Patients' data from January 2018 to December 2019 who had undergone bariatric surgery at our hospital were retrospectively analysed. Inclusion criteria were (1) performed SG as the primary bariatric surgery; (2) age, 18–65 years and (3) body mass index (BMI), ≥BM.5 kg/m2.[6] All of the patients included in this study have not received previous abdominal surgeries (including bariatric) nor being complicated with other diseases (such as neurological or malignancy diseases).

Preoperative parameter assessment includes age, gender, BMI, the prevalence of diabetes and hypertension. Intra- and postoperative assessments were prevalence of SLB, operative time, total postoperative stay, the prevalence of leakage and bleeding. Intraoperative SLB was identified and analysed through video recordings by two surgeons. SLB was defined as the presence of bleeding that was 'oozing' or 'pulsing' along the staple line.

Sleeve gastrectomy procedure

The standard technique for laparoscopic SG was used for all the patients. The same chief surgeon performed all of the surgical procedures. Either 5-port (12 mm, 10 mm, 10 mm, 5 mm and 5 mm) or 4-port (12 mm, 10 mm, 5 mm and 5 mm) laparoscopic SG was performed in all of the patients. Patients with BMI B35 kg/m2 underwent 5-port, while those with BMI <35 kg/m2 underwent 4-port laparoscopic SG.

Our SG procedure has been described previously.[7] However, in summary, five stapler firings (Ethicon Echelon Flex Powered Endopath 60 mm) were taken to complete the sleeve (cartridge used from the first to last were: Green, yellow, yellow, blue and blue). The staple line was buried through continuous suture using Covidien 3-0 V-Loc.

Peripheral gastric vessel coagulation

In addition to the standard SG procedure, we coagulated the peripheral gastric vessels using either harmonic (HARMONIC ACE +7 Shears in Advanced Hemostasis, Ethicon) or LigaSure (LigaSure Maryland, Covidien) sealing device [Video 1].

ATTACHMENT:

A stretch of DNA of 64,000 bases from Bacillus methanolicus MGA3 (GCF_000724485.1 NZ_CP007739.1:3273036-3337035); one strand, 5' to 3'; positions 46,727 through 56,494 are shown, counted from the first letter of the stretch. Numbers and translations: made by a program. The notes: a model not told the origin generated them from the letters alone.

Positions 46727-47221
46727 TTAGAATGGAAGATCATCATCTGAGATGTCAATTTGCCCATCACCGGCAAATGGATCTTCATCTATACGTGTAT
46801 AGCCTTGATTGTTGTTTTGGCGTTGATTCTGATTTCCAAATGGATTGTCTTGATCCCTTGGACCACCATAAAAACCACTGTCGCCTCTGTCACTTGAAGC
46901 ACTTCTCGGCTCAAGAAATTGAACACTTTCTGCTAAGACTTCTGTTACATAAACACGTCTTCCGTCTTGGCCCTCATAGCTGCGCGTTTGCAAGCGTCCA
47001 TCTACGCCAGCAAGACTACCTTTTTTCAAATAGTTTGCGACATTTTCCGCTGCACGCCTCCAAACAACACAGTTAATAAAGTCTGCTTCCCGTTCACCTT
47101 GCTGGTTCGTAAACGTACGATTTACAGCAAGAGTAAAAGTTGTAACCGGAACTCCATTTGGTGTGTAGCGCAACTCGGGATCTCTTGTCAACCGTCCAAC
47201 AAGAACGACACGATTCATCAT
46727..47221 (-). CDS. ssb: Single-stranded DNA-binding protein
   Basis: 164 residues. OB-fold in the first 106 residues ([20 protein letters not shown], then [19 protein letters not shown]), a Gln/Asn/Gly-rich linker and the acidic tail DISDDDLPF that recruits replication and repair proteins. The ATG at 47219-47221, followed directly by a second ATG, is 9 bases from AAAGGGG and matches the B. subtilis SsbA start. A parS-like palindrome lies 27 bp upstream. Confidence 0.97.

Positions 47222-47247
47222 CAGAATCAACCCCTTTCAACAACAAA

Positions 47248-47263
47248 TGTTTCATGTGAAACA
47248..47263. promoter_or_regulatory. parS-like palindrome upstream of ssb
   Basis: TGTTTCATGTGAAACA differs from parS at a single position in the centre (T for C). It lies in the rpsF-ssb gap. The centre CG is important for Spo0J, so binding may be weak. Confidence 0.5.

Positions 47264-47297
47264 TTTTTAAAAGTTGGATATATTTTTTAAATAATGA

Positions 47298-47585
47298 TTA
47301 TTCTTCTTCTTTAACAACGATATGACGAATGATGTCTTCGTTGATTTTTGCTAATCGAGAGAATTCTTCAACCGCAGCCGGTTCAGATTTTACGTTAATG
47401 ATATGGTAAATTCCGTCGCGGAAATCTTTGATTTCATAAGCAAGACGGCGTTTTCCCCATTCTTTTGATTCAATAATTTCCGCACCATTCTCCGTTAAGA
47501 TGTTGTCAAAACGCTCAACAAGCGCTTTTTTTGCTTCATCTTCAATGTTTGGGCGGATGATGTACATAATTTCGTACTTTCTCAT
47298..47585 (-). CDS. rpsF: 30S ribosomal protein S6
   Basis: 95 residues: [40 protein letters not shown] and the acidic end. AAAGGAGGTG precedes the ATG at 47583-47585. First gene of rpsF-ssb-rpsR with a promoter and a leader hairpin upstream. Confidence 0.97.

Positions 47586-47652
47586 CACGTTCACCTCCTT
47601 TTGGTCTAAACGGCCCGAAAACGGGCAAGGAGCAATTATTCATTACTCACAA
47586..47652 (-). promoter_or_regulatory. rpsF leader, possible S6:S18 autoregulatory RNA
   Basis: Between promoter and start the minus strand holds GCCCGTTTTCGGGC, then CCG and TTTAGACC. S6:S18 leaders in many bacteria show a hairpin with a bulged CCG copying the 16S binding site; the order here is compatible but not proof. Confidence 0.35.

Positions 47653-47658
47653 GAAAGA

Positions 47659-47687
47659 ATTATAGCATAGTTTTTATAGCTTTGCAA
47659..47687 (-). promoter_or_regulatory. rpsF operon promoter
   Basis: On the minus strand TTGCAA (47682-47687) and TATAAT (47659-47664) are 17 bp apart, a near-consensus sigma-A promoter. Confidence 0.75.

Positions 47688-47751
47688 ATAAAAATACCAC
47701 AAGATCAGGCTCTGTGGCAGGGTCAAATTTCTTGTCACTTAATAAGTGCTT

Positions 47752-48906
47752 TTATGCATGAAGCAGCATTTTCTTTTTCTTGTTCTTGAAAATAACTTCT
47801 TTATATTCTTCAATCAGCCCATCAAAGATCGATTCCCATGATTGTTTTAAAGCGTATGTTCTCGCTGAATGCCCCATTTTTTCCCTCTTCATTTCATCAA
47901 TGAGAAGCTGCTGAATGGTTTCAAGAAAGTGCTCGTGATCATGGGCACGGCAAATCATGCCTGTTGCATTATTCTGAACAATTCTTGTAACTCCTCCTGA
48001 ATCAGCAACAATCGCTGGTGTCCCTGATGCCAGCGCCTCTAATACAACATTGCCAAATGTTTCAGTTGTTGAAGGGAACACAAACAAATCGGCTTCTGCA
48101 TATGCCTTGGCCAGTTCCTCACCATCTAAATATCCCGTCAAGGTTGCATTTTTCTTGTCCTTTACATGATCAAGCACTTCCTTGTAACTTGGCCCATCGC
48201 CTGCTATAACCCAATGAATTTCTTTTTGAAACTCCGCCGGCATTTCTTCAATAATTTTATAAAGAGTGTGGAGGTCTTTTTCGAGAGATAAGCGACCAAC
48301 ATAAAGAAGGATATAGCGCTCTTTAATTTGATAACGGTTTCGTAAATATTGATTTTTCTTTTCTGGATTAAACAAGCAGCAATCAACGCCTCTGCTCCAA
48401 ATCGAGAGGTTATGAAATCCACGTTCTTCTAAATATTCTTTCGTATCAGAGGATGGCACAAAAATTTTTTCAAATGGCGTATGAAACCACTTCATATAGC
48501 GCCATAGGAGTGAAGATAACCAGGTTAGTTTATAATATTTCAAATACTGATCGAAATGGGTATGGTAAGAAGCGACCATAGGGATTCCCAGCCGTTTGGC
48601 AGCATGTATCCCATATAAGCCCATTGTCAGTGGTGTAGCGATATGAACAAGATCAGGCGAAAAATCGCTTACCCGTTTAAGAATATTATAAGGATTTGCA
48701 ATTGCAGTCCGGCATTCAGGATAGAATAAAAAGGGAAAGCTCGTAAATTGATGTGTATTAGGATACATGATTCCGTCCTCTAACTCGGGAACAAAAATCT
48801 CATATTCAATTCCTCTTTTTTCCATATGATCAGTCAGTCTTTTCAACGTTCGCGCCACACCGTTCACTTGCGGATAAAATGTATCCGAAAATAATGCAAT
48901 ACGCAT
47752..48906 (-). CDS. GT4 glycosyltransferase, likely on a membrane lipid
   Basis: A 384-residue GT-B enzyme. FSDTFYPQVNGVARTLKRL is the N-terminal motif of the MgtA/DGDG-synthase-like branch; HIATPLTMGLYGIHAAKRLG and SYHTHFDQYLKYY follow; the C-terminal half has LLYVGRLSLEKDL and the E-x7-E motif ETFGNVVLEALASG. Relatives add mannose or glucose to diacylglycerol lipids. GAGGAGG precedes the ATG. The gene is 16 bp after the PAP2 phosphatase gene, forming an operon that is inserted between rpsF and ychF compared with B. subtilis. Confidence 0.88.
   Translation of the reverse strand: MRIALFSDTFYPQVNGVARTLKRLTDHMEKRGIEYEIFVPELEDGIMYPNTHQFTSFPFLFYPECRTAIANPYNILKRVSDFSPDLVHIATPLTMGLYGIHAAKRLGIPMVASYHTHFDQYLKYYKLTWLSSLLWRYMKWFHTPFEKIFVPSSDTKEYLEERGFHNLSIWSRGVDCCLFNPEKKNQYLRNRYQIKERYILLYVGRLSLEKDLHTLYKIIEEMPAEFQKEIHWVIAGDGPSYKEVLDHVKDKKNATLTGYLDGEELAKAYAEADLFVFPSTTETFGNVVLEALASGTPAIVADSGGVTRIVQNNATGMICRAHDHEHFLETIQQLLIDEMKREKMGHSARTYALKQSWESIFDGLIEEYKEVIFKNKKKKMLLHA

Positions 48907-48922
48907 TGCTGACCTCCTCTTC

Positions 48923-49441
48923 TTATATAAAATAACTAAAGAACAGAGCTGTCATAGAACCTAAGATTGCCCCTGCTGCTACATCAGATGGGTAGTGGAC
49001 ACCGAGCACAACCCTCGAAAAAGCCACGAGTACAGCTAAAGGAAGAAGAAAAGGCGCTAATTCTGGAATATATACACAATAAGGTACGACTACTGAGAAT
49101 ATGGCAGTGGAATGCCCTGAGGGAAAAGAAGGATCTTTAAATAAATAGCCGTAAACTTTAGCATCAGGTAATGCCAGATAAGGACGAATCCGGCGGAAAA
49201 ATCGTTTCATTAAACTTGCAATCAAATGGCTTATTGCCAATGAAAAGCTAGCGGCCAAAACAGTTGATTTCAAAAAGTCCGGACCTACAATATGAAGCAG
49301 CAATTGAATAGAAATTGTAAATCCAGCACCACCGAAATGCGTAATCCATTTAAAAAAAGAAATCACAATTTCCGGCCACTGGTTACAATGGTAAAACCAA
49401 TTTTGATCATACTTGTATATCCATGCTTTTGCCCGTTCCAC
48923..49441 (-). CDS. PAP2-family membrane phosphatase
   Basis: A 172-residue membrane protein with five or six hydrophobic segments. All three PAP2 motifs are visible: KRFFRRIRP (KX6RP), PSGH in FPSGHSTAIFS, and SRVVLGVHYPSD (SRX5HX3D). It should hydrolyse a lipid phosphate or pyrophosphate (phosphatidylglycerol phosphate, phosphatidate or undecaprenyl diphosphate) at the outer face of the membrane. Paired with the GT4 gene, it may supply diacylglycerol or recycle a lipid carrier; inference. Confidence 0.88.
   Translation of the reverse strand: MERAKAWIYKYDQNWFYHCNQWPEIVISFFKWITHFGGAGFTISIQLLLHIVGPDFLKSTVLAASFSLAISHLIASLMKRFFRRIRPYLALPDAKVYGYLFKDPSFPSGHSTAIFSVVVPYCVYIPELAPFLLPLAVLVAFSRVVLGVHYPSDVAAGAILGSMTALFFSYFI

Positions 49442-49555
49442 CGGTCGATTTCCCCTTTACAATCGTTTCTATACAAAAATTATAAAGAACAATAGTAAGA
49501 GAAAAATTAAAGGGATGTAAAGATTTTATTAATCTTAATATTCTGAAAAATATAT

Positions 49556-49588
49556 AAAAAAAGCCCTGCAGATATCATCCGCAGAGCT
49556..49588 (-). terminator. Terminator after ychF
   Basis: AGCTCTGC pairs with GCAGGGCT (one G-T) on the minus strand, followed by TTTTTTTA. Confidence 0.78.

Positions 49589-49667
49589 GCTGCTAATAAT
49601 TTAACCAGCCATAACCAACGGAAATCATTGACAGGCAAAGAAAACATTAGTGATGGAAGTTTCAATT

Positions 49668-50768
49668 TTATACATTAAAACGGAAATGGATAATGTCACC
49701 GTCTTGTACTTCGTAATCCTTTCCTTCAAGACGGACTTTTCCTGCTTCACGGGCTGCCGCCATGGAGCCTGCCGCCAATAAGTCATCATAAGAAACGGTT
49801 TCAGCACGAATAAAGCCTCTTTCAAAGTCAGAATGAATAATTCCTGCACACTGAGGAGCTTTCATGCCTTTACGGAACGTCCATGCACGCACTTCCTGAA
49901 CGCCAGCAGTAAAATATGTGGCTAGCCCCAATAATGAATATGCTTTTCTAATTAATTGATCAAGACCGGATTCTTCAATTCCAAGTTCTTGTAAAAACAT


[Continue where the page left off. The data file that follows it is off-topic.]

Histology study

A histology study using haematoxylin and eosin stain (HE stain) was performed on ten patients, randomly chosen, through their resected stomach specimens. The aim was to histologically observe the blood vessels of the stomach (whether our coagulation technique might induce ischaemia to the stomach).

Statistical analysis

All data were presented as mean ± standard deviation or as otherwise mentioned. Statistical Product and Service Solutions (SPSS 20.0) SPSS Inc., Chicago, IL software was used to calculate the statistical analysis. P < 0.05 was considered statistically significant.


  Results Top


Preoperative assessment

Two hundred seventeen cases of laparoscopic SG were performed from January 2018 to December 2019 at our hospital. The mean preoperative assessments were as follows: age, 34.2 ± 10.7 years; male/female, 98/119; BMI, 39.9 ± 7.6 kg/m2; prevalence of diabetes, 52 (24.0%) and hypertension, 90 (41.5%) [Table 1].
Table 1: Preoperative assessment

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Surgical outcomes

All procedures were successfully performed without the need for conversion. There were no early or late morbidity and mortality. Discharged patients were advised to take oral omeprazole for 1 month and daily supplementation of multivitamins.

Intra- and postoperative assessments

Thirty five (16%) out of 217 patients were found to have SLB immediately following stapler firing [Table 2]. Electrocautery or additional peripheral gastric vessel coagulation (for those vessels that might have been missed earlier) were used to manage these SLB incidences. Before closing (after suturing to bury the staple-line) the staple line and the whole abdomen was re-inspected for bleeding. No obvious bleeding was observed in all patients before closing.
Table 2: Intra and postoperative assessment

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The mean operative time was 93.2 ± 13.6 min. The mean total postoperative stay was 3.3 ± 1.3 day. The postoperative prevalence of leakage and bleeding were 0% and 0%, respectively.

Histology study

Our histology study using HE staining found numerous blood vessels in the gastric submucosal layer [Figure 1]. Therefore, our technique might not cause ischaemia to the remnant gastric sleeve.